Congratulations to Nationwide for the first British 15 year covered bond for a very long time. Deals that long dated are always a sign of confidence, this time it is also a reflection of the absurdly low rates at the short end of the curve. When Irish government 5 year bonds yield below 1% (No Father Dougal, this coupon is small, that coupon is far away) you know that the only thing to do is go long where the combination of a higher coupon and roll down the curve ensure some kind of return.
Similarly the collapse of long dated issuance during the crisis was partially explained by a collapse in confidence (which always confuses me, if its going to go bust surely its going to do so in the next 5 years). But it was also due to the fact that the long end of the curve used to be dominated by the two countries that saw the greatest fall in issuance as a result of the crisis Spain and the UK. Ten years ago most deals were from those two countries and the average duration of new issues was over 10 years with 20 years bonds being perfectly normal. Happy days
Ill ignore the famous CFF 50 year bond which frankly I always thought was just showing off.
Received wisdom always used to be that Germans didnt issue long in the public market because namenspfandbrief were always more cost effective and that Brits and Spaniards didnt issue short because they had access to the RMBS market for their short dated funding needs. Almost every one of these assumptions is now under question.
More and more namens-other-covered-bonds are coming on stream as the German insurance industry gets fed up of its overly Germanic diet. And the advantage that issuers can get from this esoteric sub-market is diminishing, perhaps because of the competing supply.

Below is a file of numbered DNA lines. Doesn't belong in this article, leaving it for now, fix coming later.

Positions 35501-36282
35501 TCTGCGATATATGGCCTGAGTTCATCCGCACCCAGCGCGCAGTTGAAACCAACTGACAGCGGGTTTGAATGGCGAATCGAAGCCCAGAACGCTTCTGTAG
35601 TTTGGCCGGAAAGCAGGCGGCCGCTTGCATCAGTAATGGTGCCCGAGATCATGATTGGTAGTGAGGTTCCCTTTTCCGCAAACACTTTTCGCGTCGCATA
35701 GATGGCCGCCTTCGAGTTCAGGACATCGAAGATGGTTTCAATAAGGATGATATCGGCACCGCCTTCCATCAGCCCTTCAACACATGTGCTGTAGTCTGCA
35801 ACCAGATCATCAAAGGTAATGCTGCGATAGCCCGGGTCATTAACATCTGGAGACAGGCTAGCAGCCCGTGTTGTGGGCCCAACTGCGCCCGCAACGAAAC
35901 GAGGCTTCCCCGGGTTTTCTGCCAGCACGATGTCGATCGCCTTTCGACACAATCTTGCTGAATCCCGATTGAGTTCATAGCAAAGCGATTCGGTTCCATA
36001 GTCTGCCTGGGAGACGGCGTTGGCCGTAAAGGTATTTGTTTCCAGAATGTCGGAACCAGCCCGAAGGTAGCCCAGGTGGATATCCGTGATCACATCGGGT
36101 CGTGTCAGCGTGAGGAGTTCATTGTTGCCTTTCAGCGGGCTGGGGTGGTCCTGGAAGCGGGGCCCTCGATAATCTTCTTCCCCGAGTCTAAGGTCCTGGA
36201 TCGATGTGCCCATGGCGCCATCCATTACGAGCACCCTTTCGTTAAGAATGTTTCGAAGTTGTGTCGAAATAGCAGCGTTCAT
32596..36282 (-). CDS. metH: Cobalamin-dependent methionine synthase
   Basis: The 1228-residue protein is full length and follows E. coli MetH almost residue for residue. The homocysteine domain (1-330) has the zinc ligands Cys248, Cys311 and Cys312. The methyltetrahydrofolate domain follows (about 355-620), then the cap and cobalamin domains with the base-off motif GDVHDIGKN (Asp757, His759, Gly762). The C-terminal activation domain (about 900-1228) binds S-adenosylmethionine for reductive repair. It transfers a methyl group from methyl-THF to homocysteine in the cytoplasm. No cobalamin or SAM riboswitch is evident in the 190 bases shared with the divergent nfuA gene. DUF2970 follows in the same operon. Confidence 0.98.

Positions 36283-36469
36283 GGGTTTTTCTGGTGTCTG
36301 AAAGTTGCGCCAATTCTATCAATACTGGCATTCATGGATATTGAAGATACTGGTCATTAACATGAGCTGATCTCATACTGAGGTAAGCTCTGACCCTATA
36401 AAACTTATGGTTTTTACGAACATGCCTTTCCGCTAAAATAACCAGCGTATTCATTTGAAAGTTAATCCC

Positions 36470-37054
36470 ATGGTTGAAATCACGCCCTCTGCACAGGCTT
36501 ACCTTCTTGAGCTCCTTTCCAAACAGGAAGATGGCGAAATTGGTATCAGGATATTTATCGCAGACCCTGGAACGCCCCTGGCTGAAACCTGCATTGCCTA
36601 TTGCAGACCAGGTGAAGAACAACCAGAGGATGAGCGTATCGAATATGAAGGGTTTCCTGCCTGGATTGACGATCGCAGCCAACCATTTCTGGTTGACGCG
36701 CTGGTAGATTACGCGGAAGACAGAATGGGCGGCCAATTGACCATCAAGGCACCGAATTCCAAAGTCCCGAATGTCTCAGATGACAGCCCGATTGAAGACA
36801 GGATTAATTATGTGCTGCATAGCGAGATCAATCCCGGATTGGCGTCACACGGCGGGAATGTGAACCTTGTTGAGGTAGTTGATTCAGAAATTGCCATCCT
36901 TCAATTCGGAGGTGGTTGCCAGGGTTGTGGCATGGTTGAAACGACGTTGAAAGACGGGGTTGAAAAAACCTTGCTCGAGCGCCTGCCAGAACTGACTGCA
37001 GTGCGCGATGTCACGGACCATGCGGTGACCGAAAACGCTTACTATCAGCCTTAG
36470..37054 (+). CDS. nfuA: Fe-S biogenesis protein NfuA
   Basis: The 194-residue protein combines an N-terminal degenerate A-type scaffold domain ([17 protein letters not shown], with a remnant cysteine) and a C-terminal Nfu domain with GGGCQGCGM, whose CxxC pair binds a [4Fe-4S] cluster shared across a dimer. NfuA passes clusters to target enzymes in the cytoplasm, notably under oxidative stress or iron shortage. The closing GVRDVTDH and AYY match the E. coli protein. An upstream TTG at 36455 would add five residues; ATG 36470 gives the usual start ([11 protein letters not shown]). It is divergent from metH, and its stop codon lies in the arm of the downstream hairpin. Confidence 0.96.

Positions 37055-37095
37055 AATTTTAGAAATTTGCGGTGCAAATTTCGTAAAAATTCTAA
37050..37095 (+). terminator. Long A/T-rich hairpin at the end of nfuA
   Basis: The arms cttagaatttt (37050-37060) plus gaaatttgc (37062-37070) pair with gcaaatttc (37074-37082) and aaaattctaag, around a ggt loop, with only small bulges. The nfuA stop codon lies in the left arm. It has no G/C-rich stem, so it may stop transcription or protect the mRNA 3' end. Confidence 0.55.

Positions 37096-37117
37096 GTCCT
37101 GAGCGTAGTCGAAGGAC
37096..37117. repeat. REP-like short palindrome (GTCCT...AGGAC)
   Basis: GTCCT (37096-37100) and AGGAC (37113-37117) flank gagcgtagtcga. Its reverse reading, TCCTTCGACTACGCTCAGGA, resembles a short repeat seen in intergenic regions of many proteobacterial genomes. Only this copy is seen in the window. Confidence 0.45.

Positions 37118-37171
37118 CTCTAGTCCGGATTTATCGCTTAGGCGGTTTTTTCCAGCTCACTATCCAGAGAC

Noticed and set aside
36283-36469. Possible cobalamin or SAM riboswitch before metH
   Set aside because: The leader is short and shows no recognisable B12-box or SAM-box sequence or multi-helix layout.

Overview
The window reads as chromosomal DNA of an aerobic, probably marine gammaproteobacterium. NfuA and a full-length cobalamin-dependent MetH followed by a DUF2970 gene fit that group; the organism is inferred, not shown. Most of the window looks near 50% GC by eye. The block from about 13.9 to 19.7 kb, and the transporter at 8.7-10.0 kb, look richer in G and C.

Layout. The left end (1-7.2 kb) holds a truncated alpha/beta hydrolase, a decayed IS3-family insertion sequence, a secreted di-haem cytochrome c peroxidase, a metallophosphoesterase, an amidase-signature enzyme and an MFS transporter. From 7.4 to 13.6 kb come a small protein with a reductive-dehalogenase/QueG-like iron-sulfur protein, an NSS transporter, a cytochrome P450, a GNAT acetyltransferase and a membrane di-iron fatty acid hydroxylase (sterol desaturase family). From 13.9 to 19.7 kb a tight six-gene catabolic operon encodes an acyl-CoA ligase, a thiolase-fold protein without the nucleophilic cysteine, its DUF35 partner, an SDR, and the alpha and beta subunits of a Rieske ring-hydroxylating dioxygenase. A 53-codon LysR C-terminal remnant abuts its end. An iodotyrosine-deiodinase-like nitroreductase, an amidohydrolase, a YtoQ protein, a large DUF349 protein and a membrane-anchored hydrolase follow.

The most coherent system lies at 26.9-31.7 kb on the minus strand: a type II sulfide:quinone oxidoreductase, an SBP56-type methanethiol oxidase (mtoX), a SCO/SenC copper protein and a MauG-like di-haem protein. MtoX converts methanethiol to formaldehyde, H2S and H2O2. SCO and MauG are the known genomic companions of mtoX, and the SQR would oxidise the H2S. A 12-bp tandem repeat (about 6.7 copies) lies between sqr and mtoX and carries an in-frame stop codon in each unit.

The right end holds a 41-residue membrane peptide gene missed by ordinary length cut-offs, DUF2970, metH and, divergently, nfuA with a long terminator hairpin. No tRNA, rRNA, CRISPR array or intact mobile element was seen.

At the same time the RMBS market (RMBS 2.0) seems to be longer dated now as mortgage repayment rates - which these bonds rely on for their average lives - have fallen so much with lower absolute rates.
Then there are a couple of new factors to consider.
Swaps are more difficult and expensive than ever as ratings fall, and credit departments become more aware of the specifics of covered bond swaps. In particular for non-Euro based issuers, FX swaps are only going to get more difficult and more expensive, chipping away at the economic benefits of the long end.
And then there is the growing importance of the NSFR for bank treasurers. An increasing number of issuers nowadays are having their maturity decisions, or even the entire rational for their covered bond programme, determined by their need to meet this ratio.
Yes, we will be seeing more long dated issues. But this time around the sector will be for very different reasons from last time.
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